October 31, 2016

Frightfully Fun Ways to Celebrate Halloween at National Trust Historic Sites

  • By: Lauren Walser

‘Tis the season for spooks and scares and things that go bump in the night. National Trust Historic Sites have had a few tricks and plenty of treats in store for the Halloween season. Here, we highlight four sites with frighteningly fun ways to celebrate All Hallows’ Eve.


The Shadows

photo by: Mickey Delcambre

The Shadows in New Iberia, Louisiana, was built in 1834 for sugar planter David Weeks.

The Shadows

photo by: Mickey Delcambre

Guests gather in the gardens of The Shadows for "Terror-on-the-Teche," a night of scary stories.

The Shadows

Put on your costume, pull up a picnic blanket, and prepare for goosebumps: Each October, The Shadows, a National Trust Historic Site in New Iberia, Louisiana, hosts "Terror-on-the-Teche," an evening of scary stories told in the gardens of this 1830s manor. A collaboration with the Iberia Parish Library since 1983, the hour-long event features a professional storyteller who shares terrifying tales from around the globe. And there’s no better backdrop for a scary story than the gardens of The Shadows, with its Spanish moss swaying in the oaks above the guests and the sounds from nocturnal animals in the background.


Villa Finale

photo by: Courtesy Villa Finale

Costumes and Halloween-themed snacks are part of "A Spooktacular Halloween at Villa Finale."

Villa Finale

photo by: Courtesy Villa Finale

Kids bob for donuts in a game called "Dracula's Donut Bite."

Villa Finale

With its imposing tower, thick limestone walls, and rooms full of old furniture, Villa Finale could easily pass for a haunted house year-round. But come late October, the Italianate house, nestled in a historic neighborhood in San Antonio, is decorated in the tradition of Victorian-era mourning periods, with dark bunting and wreaths hanging throughout the property. It’s all part of Villa Finale’s highly anticipated annual event, “A Spooktacular Halloween at Villa Finale.”

The family-friendly gathering is in the spirit of 19th-century Halloween celebrations, which were neighborhood events with food, costumes, and games. Geared toward kids ages 3 through 12, “A Spooktacular Halloween at Villa Finale” offers plenty of treats to eat, plus games, crafts, screaming contests, a costume parade, face painting, fortune tellers, and a trick-or-treat dash.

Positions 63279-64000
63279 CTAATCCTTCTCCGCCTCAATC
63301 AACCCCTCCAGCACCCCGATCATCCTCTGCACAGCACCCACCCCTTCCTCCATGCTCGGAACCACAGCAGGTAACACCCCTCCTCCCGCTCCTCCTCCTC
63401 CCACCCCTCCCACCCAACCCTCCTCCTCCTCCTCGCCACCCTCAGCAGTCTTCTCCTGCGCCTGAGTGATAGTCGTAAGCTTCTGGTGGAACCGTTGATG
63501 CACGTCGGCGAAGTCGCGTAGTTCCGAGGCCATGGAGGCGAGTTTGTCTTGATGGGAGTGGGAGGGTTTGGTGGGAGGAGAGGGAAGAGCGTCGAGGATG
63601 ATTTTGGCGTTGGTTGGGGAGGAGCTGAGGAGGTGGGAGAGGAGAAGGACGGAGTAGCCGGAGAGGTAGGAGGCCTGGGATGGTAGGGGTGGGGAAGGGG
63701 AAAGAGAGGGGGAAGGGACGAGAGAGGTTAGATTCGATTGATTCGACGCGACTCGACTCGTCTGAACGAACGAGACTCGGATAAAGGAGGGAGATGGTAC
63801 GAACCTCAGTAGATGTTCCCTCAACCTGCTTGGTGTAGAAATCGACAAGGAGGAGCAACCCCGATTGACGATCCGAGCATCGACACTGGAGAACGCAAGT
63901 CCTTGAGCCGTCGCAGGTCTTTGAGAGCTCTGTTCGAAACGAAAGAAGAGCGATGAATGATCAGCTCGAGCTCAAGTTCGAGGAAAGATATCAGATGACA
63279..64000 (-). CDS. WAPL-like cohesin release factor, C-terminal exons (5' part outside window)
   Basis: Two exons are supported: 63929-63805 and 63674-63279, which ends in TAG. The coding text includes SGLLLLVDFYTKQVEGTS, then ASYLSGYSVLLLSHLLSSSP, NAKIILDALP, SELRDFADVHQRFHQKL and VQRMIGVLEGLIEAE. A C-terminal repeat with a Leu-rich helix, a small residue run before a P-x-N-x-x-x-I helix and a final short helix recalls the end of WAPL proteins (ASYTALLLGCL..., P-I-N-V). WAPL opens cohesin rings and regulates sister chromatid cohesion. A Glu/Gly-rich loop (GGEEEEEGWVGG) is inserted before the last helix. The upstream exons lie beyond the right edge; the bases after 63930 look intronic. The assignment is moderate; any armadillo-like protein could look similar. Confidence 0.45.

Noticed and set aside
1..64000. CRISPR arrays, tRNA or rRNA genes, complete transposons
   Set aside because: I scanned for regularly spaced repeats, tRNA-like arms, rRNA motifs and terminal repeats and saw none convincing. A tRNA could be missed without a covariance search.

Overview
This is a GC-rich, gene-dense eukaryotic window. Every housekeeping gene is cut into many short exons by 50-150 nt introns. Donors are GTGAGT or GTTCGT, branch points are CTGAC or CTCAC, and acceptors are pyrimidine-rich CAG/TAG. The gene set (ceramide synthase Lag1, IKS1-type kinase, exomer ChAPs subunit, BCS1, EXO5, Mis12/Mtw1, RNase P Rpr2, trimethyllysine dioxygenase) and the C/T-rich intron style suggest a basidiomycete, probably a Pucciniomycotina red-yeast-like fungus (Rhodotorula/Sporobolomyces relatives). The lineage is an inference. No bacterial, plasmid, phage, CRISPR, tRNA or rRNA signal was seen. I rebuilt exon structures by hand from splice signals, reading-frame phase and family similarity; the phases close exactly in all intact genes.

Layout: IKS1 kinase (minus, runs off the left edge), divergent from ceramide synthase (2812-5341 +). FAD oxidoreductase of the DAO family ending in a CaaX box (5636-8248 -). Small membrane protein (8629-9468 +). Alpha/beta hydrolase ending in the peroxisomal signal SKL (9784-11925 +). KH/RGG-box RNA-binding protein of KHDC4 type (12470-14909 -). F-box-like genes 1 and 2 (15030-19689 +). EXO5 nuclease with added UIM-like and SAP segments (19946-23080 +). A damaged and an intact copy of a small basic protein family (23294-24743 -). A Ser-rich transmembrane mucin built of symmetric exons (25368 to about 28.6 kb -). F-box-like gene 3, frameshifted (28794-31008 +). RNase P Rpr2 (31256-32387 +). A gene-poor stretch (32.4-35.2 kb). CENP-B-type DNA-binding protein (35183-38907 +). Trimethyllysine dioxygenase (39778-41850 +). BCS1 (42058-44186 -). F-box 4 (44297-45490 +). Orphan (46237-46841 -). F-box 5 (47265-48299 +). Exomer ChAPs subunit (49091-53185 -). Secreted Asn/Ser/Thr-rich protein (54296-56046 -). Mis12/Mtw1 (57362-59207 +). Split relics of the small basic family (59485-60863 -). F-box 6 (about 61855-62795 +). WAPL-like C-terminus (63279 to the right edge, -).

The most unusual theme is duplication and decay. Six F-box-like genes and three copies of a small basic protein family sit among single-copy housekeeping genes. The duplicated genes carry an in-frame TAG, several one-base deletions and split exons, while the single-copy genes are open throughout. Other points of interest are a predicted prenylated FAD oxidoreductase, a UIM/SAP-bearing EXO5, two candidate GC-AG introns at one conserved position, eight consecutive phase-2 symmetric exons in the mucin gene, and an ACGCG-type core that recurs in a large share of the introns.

Woodlawn

photo by: Dan Schwarz

Woodlawn, a 126-acre estate that was originally part of George Washington’s Mount Vernon, was constructed between 1800 and 1805.

Woodlawn

photo by: Courtesy Woodlawn

"An Evening at the Twilight Zone: A Parody!" is a night of 1950s science fiction.

Woodlawn

Halloween takes a retro turn at Woodlawn in Alexandria, Virginia, as the site hosts “An Evening at the Twilight Zone: A Parody!,” a night of 1950s sci-fi suspense. The annual event starts with a reception hour and is followed by the Picnic Theatre Company’s performance of three short Twilight Zone­-inspired episodes that explore themes of Cold War-era fears in suburban America; artificial intelligence for daily living; and the promise and peril of contact with alien civilizations.

In the 1900s, Woodlawn was home to playwright Paul Kester, who used the proceeds of his plays to restore Woodlawn. That spirit continues today: All proceeds from this theatrical event benefit Woodlawn Pope-Leighey House preservation and programs.

Oatlands

photo by: Courtesy Oatlands

Oatlands in Leesburg, Virginia, hosts an annual Fall Harvest Festival, with hayrides, music, games, and U-pick pumpkins.

Oatlands

photo by: Courtesy Oatlands

Witches' Brew Tea at Oatlands is a play on the site's traditional Afternoon Tea events.

Oatlands

Halloween is in full swing at Oatlands throughout the entire month of October. There are U-pick pumpkins and hayrides each weekend. And each year, folks flock to the site’s all-day Harvest Festival, with pumpkins, hayrides, music, games, bake sales, and crafts. Plus, Oatlands’ ever-popular Afternoon Tea events in the property’s historic carriage house takes a spooky turn, with Witches’ Brew Tea held for two days at the end of the month.

In the days before Halloween, Oatlands hosts its annual Paranormal Tours, taking visitors on a hair-raising walk through the grounds to share the creepy activity that’s happened at the site throughout the last few decades—unexplained images appearing in photographs, music playing when no one is there, and mysterious voices calling out from the dark. Try it, if you dare.

Lauren Walser is the Los Angeles-based field editor of Preservation magazine. She enjoys writing and thinking about art, architecture, and public space, and hopes to one day restore her very own Arts and Crafts-style bungalow.

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